The Pale Blue Dot: Shifting Perspectives Towards Civility


In times where things appear to be full of chaos, anger, and resentment, a shift in perspective will generally lead to enlightenment and wisdom.  Over the last few years, I have seen elevated levels of bickering and more argumentative attitudes directed at those who are of a different mindset.  On larger scales, a nation can quickly resort to infighting, or throughout history, nations have engaged in wars.  The thoughts that there are those who are different or wrong and they need to be converted to our way of thinking quickly leads to turmoil and resentment.  Civility, it appears, has been on the decline.

The astronauts of Apollo 8 bore witness to an event that was never witnessed by humans.  One of the crew took a quick picture in between tasks during the mission.  The photo, “Earthrise” was the first time humans documented the earth rising above the moon.  Never was the earth seen at such a different perspective.  There are no national boundaries or political lines, just blue oceans, the earthy tones of the land, and white swirling clouds.  For someone seeing the earth for the first time, there is harmony and peace from this perspective.  Stretching further back, the early only appears as a small bluish dot in the sky.

This “pale blue dot” is our small home in the universe.  From this perspective, our small little dot in the sky is all we have.  This is our home, the provider of the land, water, and air.  Instead of arguing and bickering about why we are right, and others are wrong, we need to embrace our place in the universe and take care of each other.  We need to treat our home with more respect and act as the caretakers we should be.

The following pictures were taken earlier in the year as Cassini spacecraft turned its eyes back our way.  Hope everyone was waving.  Carl Sagan was one of my childhood heroes.  While I did not pursue any science in college, much of my interests in the cosmos can be attributed to him.


Carl Sagan:  Pale Blue Dot

“From this distant vantage point, the Earth might not seem of any particular interest. But for us, it’s different. Consider again that dot. That’s here. That’s home. That’s us. On it everyone you love, everyone you know, everyone you ever heard of, every human being who ever was, lived out their lives. The aggregate of our joy and suffering, thousands of confident religions, ideologies, and economic doctrines, every hunter and forager, every hero and coward, every creator and destroyer of civilization, every king and peasant, every young couple in love, every mother and father, hopeful child, inventor and explorer, every teacher of morals, every corrupt politician, every “superstar,” every “supreme leader,” every saint and sinner in the history of our species lived there – on a mote of dust suspended in a sunbeam.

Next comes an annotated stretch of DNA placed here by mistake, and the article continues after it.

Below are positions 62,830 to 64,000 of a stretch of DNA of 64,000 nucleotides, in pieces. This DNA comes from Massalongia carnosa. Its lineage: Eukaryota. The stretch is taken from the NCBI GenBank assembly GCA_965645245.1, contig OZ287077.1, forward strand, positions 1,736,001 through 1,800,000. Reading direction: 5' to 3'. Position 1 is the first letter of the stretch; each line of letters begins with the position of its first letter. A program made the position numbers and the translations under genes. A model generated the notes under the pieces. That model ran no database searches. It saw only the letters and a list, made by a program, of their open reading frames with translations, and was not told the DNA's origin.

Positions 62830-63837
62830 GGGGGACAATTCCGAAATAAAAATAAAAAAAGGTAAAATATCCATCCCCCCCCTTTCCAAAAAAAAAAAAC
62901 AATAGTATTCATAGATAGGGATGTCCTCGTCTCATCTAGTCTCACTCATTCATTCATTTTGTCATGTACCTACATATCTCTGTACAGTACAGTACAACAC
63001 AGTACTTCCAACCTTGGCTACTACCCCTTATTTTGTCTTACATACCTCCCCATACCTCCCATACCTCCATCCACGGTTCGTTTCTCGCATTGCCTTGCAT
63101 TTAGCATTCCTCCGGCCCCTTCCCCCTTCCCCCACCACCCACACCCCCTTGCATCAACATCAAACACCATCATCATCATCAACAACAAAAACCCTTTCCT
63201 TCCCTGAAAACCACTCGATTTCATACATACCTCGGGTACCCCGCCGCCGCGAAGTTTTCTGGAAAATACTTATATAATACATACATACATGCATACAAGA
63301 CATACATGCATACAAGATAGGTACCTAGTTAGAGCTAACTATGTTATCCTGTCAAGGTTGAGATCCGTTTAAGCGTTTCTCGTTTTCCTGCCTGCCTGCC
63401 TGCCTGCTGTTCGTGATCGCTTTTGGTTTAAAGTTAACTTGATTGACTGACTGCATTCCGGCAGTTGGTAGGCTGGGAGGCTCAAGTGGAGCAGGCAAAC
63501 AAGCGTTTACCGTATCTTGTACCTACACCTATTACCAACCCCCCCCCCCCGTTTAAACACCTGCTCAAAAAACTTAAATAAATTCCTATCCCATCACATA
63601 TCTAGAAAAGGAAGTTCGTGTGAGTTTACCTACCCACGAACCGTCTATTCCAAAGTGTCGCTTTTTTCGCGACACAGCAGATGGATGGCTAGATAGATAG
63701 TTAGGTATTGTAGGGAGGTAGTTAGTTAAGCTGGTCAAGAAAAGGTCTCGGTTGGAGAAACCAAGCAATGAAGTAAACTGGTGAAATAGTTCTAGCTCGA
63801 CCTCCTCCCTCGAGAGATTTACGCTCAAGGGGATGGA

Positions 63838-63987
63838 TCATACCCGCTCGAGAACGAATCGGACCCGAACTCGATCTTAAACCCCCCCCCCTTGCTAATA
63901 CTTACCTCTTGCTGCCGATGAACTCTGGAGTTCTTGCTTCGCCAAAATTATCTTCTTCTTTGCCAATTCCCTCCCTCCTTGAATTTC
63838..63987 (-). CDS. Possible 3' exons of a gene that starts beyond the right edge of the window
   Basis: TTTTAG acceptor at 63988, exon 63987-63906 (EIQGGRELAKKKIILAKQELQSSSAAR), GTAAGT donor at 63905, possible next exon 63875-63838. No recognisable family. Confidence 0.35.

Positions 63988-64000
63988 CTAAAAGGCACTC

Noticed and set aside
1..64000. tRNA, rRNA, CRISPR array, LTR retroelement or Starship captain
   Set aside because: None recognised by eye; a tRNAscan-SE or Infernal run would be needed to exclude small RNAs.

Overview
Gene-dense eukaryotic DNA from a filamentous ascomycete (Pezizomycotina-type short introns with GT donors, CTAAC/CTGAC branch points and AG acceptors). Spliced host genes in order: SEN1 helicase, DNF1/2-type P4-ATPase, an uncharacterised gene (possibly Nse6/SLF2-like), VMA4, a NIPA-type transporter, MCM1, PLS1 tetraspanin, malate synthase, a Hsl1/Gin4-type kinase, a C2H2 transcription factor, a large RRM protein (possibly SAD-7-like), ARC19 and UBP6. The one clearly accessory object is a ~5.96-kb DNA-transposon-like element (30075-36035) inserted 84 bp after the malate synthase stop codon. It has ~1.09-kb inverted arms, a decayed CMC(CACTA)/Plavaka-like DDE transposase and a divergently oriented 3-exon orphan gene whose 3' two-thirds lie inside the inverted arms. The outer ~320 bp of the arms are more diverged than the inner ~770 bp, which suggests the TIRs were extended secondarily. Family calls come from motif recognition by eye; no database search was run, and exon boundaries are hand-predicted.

The Earth is a very small stage in a vast cosmic arena. Think of the rivers of blood spilled by all those generals and emperors so that in glory and triumph they could become the momentary masters of a fraction of a dot. Think of the endless cruelties visited by the inhabitants of one corner of this pixel on the scarcely distinguishable inhabitants of some other corner. How frequent their misunderstandings, how eager they are to kill one another, how fervent their hatreds. Our posturings, our imagined self-importance, the delusion that we have some privileged position in the universe, are challenged by this point of pale light. Our planet is a lonely speck in the great enveloping cosmic dark. In our obscurity – in all this vastness – there is no hint that help will come from elsewhere to save us from ourselves.

The Earth is the only world known, so far, to harbor life. There is nowhere else, at least in the near future, to which our species could migrate. Visit, yes. Settle, not yet. Like it or not, for the moment, the Earth is where we make our stand. It has been said that astronomy is a humbling and character-building experience. There is perhaps no better demonstration of the folly of human conceits than this distant image of our tiny world. To me, it underscores our responsibility to deal more kindly with one another and to preserve and cherish the pale blue dot, the only home we’ve ever known.”

Carl SaganPale Blue Dot: A Vision of the Human Future in Space, 1997 reprint, pp. xv–xvi

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